Staff and volunteers at Queens Community House had reached 1,500 out of 5,000 of their members as of last week but had only secured vaccines for a few dozen, according to Irina Sarkisova, the director of senior centers at the organization.
About three dozen employees of RAICES senior centers are now calling thousands of members who attend one of their nine locations throughout Brooklyn and Queens. They are also relying on kitchen staff in some cases to help translate for members who speak uncommon languages or dialects.
Like Queens Community House, they’ve been mostly unable to make appointments for the members.
“We haven't really been successful, to be honest with you,” said Suyapa Blanco-Hernandez, the deputy director of RAICES. “Because there are no vaccines, there are no appointments. Our staff is calling three or four times, going online, and there are no appointments available for seniors.”
Blanco-Hernandez said she was holding out hope, however, for a new initiative she had just heard about through DFTA. The project, she said, would create a parallel sign-up system like they have in Washington Heights for the Armory but would be accessible to senior care centers in all five boroughs.
Ruth Finkelstein, the executive director of the Brookdale Center for Healthy Aging at Hunter College, said in an interview that she had also heard the city was developing a portal for senior care services providers.
But a spokesperson for DFTA said that there was no such project underway. The city’s health department did not respond to an emailed list of questions about the possible sign-up portal. A spokesperson for the mayor referred a reporter to a “simplified” scheduling website for city health department-run vaccine sites.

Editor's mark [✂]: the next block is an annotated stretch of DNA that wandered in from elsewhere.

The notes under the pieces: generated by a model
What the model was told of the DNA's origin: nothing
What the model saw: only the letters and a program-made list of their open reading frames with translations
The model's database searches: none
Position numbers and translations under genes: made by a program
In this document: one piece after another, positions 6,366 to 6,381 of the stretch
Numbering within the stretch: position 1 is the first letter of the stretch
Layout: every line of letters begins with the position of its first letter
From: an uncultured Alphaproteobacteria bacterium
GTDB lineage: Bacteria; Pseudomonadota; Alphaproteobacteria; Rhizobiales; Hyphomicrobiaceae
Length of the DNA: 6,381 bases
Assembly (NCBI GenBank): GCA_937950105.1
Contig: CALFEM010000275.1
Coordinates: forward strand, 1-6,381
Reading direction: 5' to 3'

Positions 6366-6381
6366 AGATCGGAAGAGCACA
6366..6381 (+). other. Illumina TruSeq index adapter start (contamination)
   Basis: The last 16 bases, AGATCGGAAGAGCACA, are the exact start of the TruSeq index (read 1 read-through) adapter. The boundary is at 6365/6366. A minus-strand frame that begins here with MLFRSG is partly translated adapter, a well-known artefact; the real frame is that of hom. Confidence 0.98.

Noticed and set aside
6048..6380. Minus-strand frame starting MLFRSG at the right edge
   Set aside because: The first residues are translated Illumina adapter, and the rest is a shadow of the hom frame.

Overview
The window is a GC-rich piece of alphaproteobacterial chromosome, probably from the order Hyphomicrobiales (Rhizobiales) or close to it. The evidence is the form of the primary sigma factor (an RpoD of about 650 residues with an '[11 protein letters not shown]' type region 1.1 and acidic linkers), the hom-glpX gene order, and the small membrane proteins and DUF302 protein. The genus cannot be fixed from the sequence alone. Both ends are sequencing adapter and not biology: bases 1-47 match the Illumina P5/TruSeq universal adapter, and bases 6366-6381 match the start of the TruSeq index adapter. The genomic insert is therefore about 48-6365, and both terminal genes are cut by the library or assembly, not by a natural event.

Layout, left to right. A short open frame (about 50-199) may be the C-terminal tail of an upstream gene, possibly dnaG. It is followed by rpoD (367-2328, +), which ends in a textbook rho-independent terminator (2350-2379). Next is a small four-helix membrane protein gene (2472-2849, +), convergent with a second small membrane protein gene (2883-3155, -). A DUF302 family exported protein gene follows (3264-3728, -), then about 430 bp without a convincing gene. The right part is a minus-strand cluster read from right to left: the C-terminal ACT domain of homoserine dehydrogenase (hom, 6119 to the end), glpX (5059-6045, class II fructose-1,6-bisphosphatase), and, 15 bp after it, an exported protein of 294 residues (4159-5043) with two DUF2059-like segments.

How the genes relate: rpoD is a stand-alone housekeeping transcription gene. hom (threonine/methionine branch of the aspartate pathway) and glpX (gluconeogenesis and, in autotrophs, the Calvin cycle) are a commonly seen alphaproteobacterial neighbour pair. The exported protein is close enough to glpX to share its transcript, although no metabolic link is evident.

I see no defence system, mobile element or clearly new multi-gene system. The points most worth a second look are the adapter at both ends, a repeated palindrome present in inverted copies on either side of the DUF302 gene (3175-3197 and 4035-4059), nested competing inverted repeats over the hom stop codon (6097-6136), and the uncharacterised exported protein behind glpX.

The NewYork-Presbyterian model may be difficult to replicate elsewhere, because the community organizations that serve seniors in Upper Manhattan are unusually collaborative, said Finkelstein.
Since the state government largely delegated the vaccine distribution to private hospitals, instead of its health department, those hospitals “have a responsibility to create the kind of technology and outreach portals that are necessary to interface with the community based organizations,” Finkelstein said.
“What this ought to be is a model, and that Northwell is doing that all over the city, that NYU is doing that, and that somebody is providing the resources for” the city’s health department to make such a portal as well, Finkelstein said.